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Keywords:

  • auto-oxidation;
  • biopolymers;
  • crosslinking;
  • emulsion polymerization;
  • renewable monomers

Abstract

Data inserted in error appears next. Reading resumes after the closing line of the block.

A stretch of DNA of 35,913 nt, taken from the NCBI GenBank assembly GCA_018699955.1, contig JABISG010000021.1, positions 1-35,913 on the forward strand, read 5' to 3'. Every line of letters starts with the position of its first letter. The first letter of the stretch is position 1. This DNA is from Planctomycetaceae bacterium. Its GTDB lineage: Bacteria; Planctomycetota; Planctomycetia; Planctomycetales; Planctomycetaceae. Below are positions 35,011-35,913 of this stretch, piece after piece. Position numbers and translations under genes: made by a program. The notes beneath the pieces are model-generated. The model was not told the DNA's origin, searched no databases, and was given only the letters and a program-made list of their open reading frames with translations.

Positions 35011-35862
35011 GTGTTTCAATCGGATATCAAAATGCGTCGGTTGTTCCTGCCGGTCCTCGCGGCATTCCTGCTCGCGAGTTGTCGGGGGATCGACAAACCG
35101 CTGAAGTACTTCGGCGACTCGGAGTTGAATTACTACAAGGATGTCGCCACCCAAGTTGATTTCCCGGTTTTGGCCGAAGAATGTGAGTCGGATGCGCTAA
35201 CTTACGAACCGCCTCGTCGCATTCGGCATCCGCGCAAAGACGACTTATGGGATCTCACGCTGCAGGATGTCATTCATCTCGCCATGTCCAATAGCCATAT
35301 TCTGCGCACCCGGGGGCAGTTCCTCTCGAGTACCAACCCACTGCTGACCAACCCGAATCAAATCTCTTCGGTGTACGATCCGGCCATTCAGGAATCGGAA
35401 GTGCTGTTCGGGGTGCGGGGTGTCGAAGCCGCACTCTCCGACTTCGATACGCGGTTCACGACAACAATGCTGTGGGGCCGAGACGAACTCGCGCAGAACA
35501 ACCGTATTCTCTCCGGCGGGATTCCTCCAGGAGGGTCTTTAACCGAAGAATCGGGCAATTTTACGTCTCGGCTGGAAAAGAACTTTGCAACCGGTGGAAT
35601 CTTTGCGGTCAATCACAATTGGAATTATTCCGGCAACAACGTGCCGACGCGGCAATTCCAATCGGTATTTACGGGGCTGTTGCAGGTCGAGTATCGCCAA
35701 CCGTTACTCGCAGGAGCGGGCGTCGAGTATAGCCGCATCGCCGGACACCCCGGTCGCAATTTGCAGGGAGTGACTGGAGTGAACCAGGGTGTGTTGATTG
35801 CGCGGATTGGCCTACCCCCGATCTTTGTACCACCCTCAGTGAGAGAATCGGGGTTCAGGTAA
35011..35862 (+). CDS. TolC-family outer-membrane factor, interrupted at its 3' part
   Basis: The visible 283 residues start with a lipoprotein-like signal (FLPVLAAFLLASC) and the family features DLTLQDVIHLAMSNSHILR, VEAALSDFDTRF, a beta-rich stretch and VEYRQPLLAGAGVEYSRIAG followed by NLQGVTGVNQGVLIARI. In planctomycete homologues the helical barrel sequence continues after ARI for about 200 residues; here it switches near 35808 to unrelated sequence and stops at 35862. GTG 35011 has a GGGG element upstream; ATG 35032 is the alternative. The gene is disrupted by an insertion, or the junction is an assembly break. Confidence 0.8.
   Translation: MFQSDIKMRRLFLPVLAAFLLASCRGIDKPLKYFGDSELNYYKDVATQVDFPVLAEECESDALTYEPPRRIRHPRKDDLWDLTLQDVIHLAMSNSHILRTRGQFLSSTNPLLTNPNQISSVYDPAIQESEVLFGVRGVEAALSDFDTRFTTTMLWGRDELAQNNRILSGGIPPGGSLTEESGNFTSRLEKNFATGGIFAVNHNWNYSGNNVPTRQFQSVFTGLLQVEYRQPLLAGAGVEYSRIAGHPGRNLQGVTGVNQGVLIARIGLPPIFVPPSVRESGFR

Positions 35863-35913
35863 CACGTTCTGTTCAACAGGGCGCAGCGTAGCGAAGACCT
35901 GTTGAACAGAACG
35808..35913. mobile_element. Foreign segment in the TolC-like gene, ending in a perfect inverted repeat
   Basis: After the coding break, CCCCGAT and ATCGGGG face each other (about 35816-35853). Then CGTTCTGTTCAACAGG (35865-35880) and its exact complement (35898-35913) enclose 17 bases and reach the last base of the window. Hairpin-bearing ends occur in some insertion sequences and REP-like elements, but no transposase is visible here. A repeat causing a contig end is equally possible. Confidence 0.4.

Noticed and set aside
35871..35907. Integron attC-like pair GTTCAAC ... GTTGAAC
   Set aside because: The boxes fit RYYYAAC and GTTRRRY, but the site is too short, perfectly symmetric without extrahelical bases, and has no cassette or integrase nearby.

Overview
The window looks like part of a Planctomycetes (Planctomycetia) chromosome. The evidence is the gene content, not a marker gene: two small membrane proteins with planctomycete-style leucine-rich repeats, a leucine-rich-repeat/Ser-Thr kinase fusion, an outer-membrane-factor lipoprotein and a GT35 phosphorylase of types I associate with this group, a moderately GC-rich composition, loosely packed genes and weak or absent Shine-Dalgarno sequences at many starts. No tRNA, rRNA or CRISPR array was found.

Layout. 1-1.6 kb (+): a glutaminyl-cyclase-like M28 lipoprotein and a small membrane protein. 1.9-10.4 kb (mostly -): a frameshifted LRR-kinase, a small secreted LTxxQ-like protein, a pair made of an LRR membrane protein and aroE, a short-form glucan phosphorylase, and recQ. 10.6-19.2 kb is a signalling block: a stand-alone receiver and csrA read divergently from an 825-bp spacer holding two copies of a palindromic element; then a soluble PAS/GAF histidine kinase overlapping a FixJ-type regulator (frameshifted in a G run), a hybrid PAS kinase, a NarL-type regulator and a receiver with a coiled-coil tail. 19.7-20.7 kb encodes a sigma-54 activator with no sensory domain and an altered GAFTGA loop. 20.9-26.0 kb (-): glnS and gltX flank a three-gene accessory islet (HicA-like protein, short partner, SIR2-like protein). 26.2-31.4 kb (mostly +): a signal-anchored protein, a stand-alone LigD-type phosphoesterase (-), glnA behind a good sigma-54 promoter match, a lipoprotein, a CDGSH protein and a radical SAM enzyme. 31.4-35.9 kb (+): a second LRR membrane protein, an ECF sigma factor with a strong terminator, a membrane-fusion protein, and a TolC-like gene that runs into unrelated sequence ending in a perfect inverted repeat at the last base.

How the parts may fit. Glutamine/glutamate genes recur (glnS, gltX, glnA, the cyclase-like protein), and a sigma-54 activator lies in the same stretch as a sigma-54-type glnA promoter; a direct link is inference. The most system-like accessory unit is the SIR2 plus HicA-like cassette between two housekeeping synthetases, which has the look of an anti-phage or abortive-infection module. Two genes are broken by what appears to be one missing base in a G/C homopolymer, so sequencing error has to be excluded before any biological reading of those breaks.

Summary: A soybean oil-based vegetable oil macromonomer (VOMM) was incorporated as a comonomer into an all-acrylic copolymer via semi-continuous emulsion polymerization. Structurally, VOMMs are comprised of long hydrocarbon fatty acid moieties with allylic double bonds which enable auto-oxidative crosslinking at ambient temperature. VOMMs facilitate low temperature film formation and the fatty acid chains tethered to the polymer backbone auto-oxidize upon film formation to yield crosslinked films. Latexes with varying VOMM levels were synthesized to elucidate the effect of VOMMs on the pre-cure and post-cure glass transition temperature (Tg) and minimum film formation temperature (MFT). Thermoplastic control latexes (without VOMM) were also synthesized via copolymerization of butyl acrylate and methyl methacrylate. This paper details the characterization performed to validate and quantify the VOMM allylic unsaturation retention before, during, and after polymerization, and to quantify and confirm the increase in Tg resulting from auto-oxidative crosslinking via solid state 13C nuclear magnetic resonance spectroscopy and differential scanning calorimetry.